6 Times Nurses Restored Your Faith In Humanity
By Brittany Hamstra, RN
As you may imagine, working as a nurse on a pediatric oncology floor comes with its fair share of difficult times and heartbreaking moments. That’s why it is essential to cherish the best and brightest memories with your patients.
I have been lucky enough to work with an amazing team of genuinely compassionate and empathic nurses. On every shift, I've witnessed their positivity and love transcend the scope of nursing and remind me time and again what being human means. There are countless memories, but here are 6 of the moments that have stuck with me the most.
A Valentine's Day Surprise
One of our 18-year-old oncology patients was hoping to spend Valentine’s Day with his girlfriend at home, but unfortunately, discharge from our unit was nowhere in sight due to complications with his stem cell transplant.
He wasn’t discouraged for long, though. The night before Valentine’s Day, a nurse on our unit excitedly offered to help him plan an elaborate surprise dinner for his girlfriend. Getting off of a 12+ hour shift and scheduled to work the next day, she scoured the shelves of nearby stores around town to buy the perfect supplies for an amazing hospital date.
On Valentines Day, our nurses went above and beyond with red and pink heart decorations, a customized playlist, and a romantically-set table for two. We were able to transform our unit playroom into a magical space for these two young people.
Playtime To The Rescue
There are often moments when blood counts bottom out, patients lose their appetite, they lose their strength, and they can no longer muster up the energy to fight…but there is always a way.
After days of a patient lying in bed, refusing to move or walk, my coworker had an idea that only a pediatric nurse is capable of imagining. She decided this patient would not do what seemed like work, but might do what seemed like play.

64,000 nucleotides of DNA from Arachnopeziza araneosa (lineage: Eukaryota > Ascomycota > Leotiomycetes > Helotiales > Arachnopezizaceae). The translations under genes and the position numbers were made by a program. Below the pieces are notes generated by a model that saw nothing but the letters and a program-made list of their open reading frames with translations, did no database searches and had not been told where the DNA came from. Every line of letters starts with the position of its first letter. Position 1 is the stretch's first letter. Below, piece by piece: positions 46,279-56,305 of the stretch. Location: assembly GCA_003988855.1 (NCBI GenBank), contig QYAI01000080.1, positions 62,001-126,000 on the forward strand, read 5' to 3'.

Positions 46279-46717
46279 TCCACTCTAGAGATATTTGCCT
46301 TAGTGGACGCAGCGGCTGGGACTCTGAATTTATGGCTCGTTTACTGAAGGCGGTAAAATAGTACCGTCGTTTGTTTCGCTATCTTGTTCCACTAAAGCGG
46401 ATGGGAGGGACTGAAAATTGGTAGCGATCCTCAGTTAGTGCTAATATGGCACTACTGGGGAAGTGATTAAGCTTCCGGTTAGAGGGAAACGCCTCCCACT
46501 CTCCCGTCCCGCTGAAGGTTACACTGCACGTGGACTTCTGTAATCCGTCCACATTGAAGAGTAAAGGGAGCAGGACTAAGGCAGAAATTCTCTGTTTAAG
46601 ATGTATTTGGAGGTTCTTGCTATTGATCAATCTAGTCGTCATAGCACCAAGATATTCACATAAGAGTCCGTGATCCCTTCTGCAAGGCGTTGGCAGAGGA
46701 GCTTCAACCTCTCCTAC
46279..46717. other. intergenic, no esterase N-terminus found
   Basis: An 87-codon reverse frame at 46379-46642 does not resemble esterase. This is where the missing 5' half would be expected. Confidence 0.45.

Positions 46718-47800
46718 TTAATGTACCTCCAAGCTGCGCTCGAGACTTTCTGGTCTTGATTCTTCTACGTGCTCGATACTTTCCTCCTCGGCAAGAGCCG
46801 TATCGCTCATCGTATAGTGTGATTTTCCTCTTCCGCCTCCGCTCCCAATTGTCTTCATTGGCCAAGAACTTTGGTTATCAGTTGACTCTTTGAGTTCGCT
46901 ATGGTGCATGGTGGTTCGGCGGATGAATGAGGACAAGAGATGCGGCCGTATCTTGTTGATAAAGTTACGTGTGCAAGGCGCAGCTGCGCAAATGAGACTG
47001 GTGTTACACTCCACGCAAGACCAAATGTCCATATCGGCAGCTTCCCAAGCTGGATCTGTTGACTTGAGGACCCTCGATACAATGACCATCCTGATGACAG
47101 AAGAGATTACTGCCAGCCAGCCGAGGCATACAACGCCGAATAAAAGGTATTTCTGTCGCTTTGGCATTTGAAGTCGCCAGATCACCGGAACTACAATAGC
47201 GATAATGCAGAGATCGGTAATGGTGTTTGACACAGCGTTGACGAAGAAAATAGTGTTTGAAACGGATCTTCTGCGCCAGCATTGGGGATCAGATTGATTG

After arming him with an awesome Nerf gun (courtesy of Child Life) and taping a huge bullseye target on her back, she taunted him to hit the target. As he shot, she stepped away...and then stepped further.
Before he knew it, he was chasing her through our hallways at full speed, color rushing back into his pale face and a smile spreading ear to ear. Oddly enough, daily walks were never an issue again for this particular patient.
Making It Festive
Creating some sense of normalcy is so important to our patients and families who lose control of life seemingly all at once.
One of our younger oncology patients had come to us from India, where cultural practices are vital to families. Every year, he looked forward to the Festival of Lights, or Diwali, as it is traditionally known. Our night shift team decided missing out on this special moment because he was in the hospital for chemotherapy was not going to happen.
We decided to bring Diwali to him.
Just before his bedtime, six nurses burst in with party-poppers full of streamers, glow sticks galore, and traditional Indian music filling the room. As he pushed the hundreds of streamers around on his hospital bed as if making a snow angel, we looked down on his beaming face as we enjoyed our first Hindu New Year together.
A Royal Reception
I think people assume working on a pediatric unit is a lot of dressing up, silliness and play. Well, to be perfectly honest, it is. How lucky are we to have such a job?